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By Duane Craig
April 3, 2017
It’s not uncommon to hear about contractors getting ripped off by subcontractors, but it goes the other way too. In fact, once subcontractors navigate the muddy waters of contract clauses and insurance requirements that are stacked against them, they still sometimes find themselves filing liens and going to court to get paid.
This happens more often in cases where subcontractors don’t do their due diligence when vetting general contractors and construction management firms.
Not knowing who you’re doing business with is one sure way to get burned, but sometimes, even if you know the person or company, you can still end up on the short end. Greg Novak remembers feeling as if he couldn’t trust anyone after a lifelong contractor friend not only didn’t pay him for work he’d done, but also complicated his chances of placing a lien.
Novak had known Charles M. Stallman since childhood and had done business with him many times. But in 2015, Stallman didn’t pay Novak for work he did as a subcontractor. The news also reported Stallman forged lien waiver documents making clients think Novak and other subcontractors had been paid. Novak said he eventually got back 20 cents on the dollar from Stallman’s ex wife.
There’s no sure way to know a contractor won’t stiff you; after all, construction projects have a lot of risk and when things go south the subcontractors stand at the end of the receiving line.
But, you can follow some steps that will help reduce the chances you’ll be spending time in court, instead of on the golf course.
General contractors and construction management firms routinely provide their business information to owners and developers. So, it should be simple for them to do the same for you. GCs and CMs want to know your safety, quality, insurance, financial, and legal information, so ask them for the same. Pay particular attention to:
A contractor’s job history and current slate of jobs also tell you a lot. For example, a contractor that ran a series of medium-sized commercial jobs, and then suddenly started to focus on single family residential, raises some questions. What are the reasons for the change? If the contractor was changing the focus of his business, that’s one thing, but if he was failing to win commercial bids, that suggests a wide range of potential problems.
Looking at the current slate of jobs and the list of upcoming jobs helps you understand the GC’s or CM’s longer term viability. But, it can also foretell problems.
Too much work in the pipeline, or too many jobs coming up at once can signal an overreach. A major cause of contractor business failures is unrealistic growth. If a contractor is moving into projects that are significantly larger than they previously handled, or are moving into new geographies, there’s also a bigger chance of problems arising on those projects, or with the business itself.
Subcontractors must work with people in key contractor and construction management positions. Traditionally, those are superintendents and project managers. And subcontractors also must work with managers and foremen employed by other subs. Superintendents, project managers, and foremen who are not fully qualified for their roles can create a lot of headaches for subcontractors.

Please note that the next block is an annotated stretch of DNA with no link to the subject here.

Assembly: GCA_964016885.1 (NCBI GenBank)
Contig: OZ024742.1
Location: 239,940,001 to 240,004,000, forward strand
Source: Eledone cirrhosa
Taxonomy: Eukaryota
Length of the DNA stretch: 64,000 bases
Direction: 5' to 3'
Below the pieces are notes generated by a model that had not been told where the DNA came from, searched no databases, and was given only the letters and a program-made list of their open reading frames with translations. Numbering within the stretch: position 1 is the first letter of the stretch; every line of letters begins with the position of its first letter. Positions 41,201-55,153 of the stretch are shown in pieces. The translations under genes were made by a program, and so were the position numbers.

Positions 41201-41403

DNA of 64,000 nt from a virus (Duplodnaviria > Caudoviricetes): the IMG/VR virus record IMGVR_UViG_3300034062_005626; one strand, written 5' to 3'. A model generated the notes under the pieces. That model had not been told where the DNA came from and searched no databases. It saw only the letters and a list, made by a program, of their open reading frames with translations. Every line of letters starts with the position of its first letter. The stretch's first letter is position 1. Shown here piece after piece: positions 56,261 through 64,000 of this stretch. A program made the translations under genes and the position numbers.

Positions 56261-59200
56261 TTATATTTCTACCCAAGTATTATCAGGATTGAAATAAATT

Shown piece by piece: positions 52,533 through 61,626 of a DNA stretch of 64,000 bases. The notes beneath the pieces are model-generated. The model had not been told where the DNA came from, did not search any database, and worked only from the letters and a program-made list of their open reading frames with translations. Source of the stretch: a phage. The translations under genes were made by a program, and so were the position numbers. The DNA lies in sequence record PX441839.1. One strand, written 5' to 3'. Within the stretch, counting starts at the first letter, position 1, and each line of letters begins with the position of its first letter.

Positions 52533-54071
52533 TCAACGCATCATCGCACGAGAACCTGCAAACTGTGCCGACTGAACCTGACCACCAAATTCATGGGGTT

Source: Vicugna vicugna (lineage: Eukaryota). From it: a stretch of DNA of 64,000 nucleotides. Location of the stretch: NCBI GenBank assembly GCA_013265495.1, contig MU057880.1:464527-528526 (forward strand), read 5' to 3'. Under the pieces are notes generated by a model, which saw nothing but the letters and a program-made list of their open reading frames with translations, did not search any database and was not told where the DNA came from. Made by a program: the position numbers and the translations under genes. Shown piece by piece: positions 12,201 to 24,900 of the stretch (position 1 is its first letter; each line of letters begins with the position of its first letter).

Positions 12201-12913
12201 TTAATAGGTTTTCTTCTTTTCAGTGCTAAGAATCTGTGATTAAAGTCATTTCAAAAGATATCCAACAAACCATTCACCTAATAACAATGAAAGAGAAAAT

When the same people don’t have mature leadership, management, and communications skills, things can get even worse. As a subcontractor, you can serve yourself well by knowing all you can about the people who work with, and for a GC or a CM. It’s one thing to work with a superintendent who is new and inexperienced but willing to listen and learn, and quite another to work with one having the same skill level who thinks they already know it all.
You probably wouldn’t discount a GC or CM because of one or two people, but if the company seems to have more than its fair share of novices, that could foretell issues with schedules, quality, and safety. Similarly, if the GC or CM has inexperienced subcontractors across the job records, that could spell trouble for you in scheduling and completing activities on time.
You should look at contractor qualifying and vetting as a long term project. Trying to do it when a bid is due probably won’t allow more than a cursory review. So, the idea is to keep the contractors you like working with, and find more like them. Start by talking to others you trust. Follow construction news related to your specialty, and take some time each week to find potential GC or CM candidates who you’d like to work with. This could be based on the types of projects they do, their company size, or other aspects that make them a good match for your business.
At this stage you won’t have access to much of the financial and insurance information you’d like to review, but, there is a wealth of information in the public record. Ask questions of suppliers, other subcontractors, and even owners and developers.
By doing preliminary research you can learn enough about the GCs and CMs you are interested in working with and know whether you want to pursue a business relationship.
Finding your dream GC is as much about guiding your business as following your business plan. In fact, making GC vetting a part of your business plan, makes dream GCs part of your dream business.
The Anatomy of a Request for Information (RFI)
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